Secret Islands of Southeast Asia
Odysseus had his quest, Naomi Lindt had hers: to scout and explore the next great islands of Southeast Asia, from an untouched Cambodian hideaway to a foodie's paradise off the coast of Vietnam.
Ko Kut, Thailand
The eco adventure
It only took a few hours of exploring Ko Kut's west coast on a motorbike—driving along unmarked, sandy tracks to crescent-shaped beaches—to pinpoint what made this island so special. Wherever I went, I was utterly alone. Where were all the sunburned tourists, souvenir shops, and bars selling cheap beer?
It's no accident that Ko Kut—Thailand's fourth-largest island, with a population of 2,000—has dodged the country's notorious trend toward overdevelopment. "People are afraid of the environmental destruction they've seen in the region, and they're actively working to prevent it here," said my guide, Jeremy Morin, when I met him for lunch my first day (011-66/87-083-1404, full-day tours from $25 per person). He told me about the island's solar-power plant and noted a few other, smaller, ecological triumphs. When one of the resorts brought in Jet Skis, residents were up in arms and successfully blocked their use. The Koh Kood Beach Resort, where I spent the night, has launched its own initiatives: The owners are installing recycling bins in their eight thatched-roof Balinese-style bungalows and eight Thai-style wooden houses, and their dive shop's instructors teach guests how to collect plastic waste underwater (kohkoodbeachbungalows.com, doubles from $65).
The next morning, Jeremy took me around on his scooter so I could see firsthand what's at stake. We drove along a thrilling, narrow path that hugged the southern coastline and then turned up a rocky road to Ao Yai village, a former pirates' haven. Ten miles away, Jeremy showed me a path into the jungle, and we hiked half a mile to the three-tiered Klong Chao waterfall, which is framed by hanging vines and cascades into a large freshwater pool that's perfect for swimming. The unchecked nature was breathtaking—as worthy a site for preservation as I'd ever seen.
Ko Mak, Thailand
Ko Samui 20 years ago
As he stood on an untouched plot of golden sand looking out over the Gulf of Thailand two years ago, Paul Inman knew he'd found his new home. For two decades, the 45-year-old had fantasized about leaving his job as an investment banker in London and opening a beach resort in Thailand—somewhere secluded, spectacular, and affordable. After a friend suggested he check out Ko Mak, the wait was over. "You just don't find places like this nowadays," Inman recalls thinking. In October 2008, Inman and his Thai girlfriend, Noodeng, opened the Big Easy restaurant and hotel on that very spot, Ko Mak's Ao Katueng Beach (bigeasykohmak.com, doubles from $36). The hotel's six sea-facing bungalows have redwood decks, 13-foot-high bamboo ceilings, and bathrooms tiled with local black slate; the place fits in nicely with Ko Mak's 21 other hotels, most of which are still owned by the island's original families, not big Bangkok investors.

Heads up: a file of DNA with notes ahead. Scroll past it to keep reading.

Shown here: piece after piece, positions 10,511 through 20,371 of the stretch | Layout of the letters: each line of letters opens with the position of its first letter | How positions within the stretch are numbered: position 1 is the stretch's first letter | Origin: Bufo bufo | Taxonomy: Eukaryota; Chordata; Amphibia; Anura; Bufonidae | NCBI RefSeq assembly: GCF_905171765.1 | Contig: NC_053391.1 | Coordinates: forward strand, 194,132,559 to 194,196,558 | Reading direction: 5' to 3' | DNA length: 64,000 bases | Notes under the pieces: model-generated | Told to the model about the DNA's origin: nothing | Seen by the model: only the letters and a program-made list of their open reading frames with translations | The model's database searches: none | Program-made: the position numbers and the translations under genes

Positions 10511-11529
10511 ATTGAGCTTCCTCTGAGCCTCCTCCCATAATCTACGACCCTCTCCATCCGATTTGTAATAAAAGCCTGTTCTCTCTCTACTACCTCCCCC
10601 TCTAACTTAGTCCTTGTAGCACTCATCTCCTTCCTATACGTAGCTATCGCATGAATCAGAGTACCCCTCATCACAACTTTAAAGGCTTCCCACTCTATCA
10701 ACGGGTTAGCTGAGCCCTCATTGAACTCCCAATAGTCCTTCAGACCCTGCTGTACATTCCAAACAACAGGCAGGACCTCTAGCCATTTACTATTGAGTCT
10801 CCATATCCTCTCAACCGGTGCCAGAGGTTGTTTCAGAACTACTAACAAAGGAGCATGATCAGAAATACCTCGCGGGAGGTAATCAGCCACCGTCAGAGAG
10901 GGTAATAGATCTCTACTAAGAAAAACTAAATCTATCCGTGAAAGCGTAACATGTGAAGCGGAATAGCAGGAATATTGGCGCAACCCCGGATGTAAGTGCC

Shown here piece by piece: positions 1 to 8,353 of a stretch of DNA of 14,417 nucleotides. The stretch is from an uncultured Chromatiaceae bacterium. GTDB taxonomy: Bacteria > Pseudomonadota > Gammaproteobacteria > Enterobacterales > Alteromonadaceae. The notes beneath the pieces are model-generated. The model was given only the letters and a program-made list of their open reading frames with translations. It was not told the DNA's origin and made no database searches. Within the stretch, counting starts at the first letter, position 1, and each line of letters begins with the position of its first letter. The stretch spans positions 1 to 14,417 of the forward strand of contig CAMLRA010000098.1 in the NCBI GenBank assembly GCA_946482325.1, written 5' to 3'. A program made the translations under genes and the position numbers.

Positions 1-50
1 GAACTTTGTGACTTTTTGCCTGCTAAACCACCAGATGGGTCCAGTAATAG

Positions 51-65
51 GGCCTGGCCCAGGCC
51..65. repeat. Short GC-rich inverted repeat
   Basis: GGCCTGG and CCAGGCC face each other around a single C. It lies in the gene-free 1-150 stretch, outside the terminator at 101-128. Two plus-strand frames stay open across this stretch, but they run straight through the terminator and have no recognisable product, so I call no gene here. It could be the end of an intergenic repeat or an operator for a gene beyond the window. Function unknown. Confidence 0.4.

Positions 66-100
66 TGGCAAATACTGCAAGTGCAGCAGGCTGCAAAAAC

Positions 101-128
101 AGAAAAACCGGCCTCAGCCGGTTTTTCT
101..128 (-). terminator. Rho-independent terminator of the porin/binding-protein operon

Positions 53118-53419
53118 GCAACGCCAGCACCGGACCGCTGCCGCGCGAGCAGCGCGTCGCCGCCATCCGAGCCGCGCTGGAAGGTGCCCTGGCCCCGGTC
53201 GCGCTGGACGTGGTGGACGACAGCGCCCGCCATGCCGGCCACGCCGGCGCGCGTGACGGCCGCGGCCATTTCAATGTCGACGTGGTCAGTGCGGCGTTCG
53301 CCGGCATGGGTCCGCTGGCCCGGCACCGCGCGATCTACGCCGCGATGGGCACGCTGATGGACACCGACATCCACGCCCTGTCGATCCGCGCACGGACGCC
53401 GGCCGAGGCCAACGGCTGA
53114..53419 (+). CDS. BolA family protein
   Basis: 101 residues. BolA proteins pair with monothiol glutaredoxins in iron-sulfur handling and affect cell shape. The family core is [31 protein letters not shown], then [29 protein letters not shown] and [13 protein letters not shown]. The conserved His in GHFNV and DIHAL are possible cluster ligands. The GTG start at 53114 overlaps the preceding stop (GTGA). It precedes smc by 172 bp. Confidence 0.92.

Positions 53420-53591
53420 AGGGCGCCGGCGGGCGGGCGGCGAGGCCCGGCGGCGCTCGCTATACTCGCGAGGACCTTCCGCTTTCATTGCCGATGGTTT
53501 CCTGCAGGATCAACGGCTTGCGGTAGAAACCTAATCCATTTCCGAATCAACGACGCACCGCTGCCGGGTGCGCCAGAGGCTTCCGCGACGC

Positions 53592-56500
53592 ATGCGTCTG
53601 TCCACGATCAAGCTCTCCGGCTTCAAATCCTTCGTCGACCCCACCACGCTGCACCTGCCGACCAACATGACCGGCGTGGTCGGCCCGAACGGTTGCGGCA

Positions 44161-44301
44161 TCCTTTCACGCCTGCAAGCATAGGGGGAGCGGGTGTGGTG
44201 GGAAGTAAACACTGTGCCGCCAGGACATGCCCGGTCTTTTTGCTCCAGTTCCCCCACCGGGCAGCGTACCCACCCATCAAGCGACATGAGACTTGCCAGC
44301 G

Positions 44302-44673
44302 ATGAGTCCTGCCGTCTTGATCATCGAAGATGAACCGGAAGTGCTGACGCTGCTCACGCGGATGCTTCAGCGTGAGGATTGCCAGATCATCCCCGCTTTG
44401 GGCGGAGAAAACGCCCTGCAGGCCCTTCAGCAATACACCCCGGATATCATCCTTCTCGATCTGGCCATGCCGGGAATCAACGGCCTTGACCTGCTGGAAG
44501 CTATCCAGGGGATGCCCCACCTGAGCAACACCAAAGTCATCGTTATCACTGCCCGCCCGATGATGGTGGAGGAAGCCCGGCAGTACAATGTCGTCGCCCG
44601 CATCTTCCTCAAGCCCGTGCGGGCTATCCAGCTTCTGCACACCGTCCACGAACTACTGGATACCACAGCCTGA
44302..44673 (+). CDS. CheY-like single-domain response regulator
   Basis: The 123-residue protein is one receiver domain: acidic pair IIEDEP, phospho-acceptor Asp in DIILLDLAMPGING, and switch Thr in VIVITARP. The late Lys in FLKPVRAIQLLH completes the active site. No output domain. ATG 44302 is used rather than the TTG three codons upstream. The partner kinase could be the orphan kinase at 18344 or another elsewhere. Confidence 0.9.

Services on the 10-square-mile island (population 450) are minimal but hit all the key needs: food, entertainment, massage. At Monkey Island Resort's Orang Utan Bar on the main drag, Ko Mak's star musician, the dreadlocked and often bare-chested Mr. T, performs his original ballads about island life nearly every night—an essential Ko Mak experience (monkeyislandkohmak.com). Another local favorite is the family-run Peaw Restaurant, whose decorative centerpiece is a large portrait of the Thai king (on the road to Ao Nid Pier, entrées from $1). When I stopped for lunch, the owner sent her eager 12-year-old son over to offer recommendations. On his advice, I ordered a pork curry with piles of fresh, crushed pineapple in a spicy and sweet coconut sauce. It ranked as one of the best curries I've ever had; I even took photos of it, much to the amusement of the people sitting around me.
Ko Yao Noi, Thailand
The final frontier
Jaded island-hoppers often lament the disappearance of the anything-goes, barefoot-friendly islands that made Thailand so famous, but that's just because they haven't been to Ko Yao Noi. At the edge of 155-square-mile Ao Phang-nga National Park, known for its looming limestone karst formations, Ko Yao Noi is the kind of place where pineapple farmers welcome casual strolls through their fields and water buffalo graze peacefully in impossibly green rice paddies. The island owes its tranquility to its rocky shores, caused by the same geological shifts that 10,000 years ago created Ao Phang-nga's dramatic, tree-topped stone towers. As one local told me, "If we had perfect beaches, this place wouldn't be the way it is."
WITHOUT THE TOURISTS
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